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Prestressing in Coventry Cathedral

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If you have a question about this talk, please contact Lorna Everett.

Coventry Cathedral was completed in the early 1960s and has some prestressed elements to resist lateral thrust from the roof. Other prestressed structures of a similar age have had corrosion problems and this has drawn attention to the fact that there is little publicly available information about the structural system at Coventry. This talk addresses that issue and is in three sections. The first summarises the four different prestressing systems in the cathedral and estimates the amount of prestress and its purpose in each location. It shows that the design was based entirely on lower-bound principles using very simple analysis techniques. Although there is no evidence of corrosion in the building at the moment, it is impossible to inspect the existing tendons, so the second section considers what might happen to the structure if corrosion of the tendons were to occur. It is concluded that very little warning of failure would be given, which would be especially important for the tendons over the Baptistry window and those in the Nave ties. The final section considers what could be monitored to give as much warning as possible about future problems. The effects of loss of an individual tendon, which would not by itself be sufficient to cause failure of the structure, would cause only very small strains that would be difficult to distinguish from the background strains caused by the temperature changes. Many of the principles discussed in the second and third sections would be applicable to most other prestressed concrete structures.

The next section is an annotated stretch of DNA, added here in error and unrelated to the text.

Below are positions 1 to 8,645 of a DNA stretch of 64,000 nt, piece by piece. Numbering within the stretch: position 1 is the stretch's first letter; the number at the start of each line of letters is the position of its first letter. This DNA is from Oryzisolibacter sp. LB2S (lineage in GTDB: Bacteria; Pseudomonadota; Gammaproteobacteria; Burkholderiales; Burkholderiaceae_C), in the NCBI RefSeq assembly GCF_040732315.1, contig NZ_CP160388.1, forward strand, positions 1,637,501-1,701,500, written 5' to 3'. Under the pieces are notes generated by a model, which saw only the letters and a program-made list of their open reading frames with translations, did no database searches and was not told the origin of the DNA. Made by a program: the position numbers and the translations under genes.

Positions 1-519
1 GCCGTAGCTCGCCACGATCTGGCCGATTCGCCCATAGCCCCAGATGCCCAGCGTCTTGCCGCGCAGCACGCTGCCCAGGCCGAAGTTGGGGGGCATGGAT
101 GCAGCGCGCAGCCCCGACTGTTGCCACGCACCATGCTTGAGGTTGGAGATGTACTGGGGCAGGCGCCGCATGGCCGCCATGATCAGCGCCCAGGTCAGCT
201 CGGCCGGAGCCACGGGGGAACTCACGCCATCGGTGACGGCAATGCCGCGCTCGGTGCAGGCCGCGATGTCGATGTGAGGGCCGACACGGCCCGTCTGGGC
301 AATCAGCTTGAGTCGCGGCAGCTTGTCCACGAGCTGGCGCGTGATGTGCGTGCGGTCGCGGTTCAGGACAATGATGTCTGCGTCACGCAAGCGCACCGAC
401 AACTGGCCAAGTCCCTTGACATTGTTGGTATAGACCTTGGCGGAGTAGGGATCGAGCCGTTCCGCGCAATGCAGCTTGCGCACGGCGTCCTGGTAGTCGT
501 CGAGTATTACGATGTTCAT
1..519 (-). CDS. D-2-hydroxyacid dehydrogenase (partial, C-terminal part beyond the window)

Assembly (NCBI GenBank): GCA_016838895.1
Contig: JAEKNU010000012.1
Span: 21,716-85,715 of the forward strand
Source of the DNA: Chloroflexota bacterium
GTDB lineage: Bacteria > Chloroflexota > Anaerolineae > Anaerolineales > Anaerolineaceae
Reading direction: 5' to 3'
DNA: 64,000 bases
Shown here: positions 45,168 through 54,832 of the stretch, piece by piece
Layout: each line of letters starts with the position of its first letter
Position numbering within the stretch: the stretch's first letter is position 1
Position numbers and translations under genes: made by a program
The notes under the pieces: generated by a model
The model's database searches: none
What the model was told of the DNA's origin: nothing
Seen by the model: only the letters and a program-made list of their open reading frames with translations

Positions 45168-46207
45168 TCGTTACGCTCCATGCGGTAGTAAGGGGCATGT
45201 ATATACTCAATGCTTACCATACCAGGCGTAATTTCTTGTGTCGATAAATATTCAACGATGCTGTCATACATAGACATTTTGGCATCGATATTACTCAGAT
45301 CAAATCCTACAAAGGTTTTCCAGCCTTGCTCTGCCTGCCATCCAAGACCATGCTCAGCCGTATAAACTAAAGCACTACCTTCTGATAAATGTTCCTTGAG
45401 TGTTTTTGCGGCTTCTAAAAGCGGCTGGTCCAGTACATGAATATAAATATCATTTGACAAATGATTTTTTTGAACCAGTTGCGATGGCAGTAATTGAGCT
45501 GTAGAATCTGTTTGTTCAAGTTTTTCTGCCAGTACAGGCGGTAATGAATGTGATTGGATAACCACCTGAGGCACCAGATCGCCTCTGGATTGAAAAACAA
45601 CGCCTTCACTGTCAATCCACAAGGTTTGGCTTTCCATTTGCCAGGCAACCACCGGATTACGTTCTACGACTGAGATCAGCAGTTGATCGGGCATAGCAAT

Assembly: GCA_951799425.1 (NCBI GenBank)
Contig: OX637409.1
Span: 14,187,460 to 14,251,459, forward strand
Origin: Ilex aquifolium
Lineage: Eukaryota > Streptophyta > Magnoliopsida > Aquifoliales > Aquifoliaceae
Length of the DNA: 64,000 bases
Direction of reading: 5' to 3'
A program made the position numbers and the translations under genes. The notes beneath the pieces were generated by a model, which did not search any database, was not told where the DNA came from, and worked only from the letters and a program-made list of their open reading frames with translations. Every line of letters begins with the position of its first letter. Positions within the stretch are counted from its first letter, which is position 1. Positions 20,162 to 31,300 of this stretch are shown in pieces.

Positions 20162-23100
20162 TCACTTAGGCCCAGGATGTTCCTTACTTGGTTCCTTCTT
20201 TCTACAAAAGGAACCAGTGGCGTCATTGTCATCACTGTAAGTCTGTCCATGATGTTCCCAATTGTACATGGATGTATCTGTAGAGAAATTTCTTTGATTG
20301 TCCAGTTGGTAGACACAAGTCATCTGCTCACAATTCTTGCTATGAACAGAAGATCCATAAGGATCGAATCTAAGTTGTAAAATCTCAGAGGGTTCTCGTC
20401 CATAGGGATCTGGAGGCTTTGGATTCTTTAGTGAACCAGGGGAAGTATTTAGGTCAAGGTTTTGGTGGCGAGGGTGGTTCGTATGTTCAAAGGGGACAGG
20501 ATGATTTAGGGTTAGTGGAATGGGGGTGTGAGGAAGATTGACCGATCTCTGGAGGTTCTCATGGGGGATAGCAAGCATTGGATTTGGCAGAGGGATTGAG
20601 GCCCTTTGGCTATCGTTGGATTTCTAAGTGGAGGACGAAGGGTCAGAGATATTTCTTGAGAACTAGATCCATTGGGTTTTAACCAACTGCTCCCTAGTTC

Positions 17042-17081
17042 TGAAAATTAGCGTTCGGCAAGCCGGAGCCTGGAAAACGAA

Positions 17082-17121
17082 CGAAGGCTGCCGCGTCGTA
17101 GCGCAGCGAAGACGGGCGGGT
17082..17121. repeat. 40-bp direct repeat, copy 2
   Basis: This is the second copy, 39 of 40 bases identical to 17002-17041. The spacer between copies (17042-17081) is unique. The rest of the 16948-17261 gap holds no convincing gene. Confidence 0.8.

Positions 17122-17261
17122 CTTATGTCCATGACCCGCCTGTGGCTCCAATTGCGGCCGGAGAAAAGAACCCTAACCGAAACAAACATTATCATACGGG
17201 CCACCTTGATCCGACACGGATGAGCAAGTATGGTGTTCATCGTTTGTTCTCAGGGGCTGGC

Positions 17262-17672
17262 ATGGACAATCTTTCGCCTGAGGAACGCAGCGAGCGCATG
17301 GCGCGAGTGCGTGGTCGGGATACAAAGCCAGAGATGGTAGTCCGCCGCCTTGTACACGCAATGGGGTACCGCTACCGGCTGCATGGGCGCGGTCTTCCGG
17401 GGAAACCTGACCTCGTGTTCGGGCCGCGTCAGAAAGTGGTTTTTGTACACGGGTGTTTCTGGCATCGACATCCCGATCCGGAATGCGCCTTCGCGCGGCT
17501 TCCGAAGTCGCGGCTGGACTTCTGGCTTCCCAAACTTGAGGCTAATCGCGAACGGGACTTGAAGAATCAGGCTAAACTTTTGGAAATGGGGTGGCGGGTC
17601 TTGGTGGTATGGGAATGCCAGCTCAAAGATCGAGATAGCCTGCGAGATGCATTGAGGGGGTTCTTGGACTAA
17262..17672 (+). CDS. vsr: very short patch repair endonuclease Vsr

This talk is part of the Engineering Department Structures Research Seminars series.

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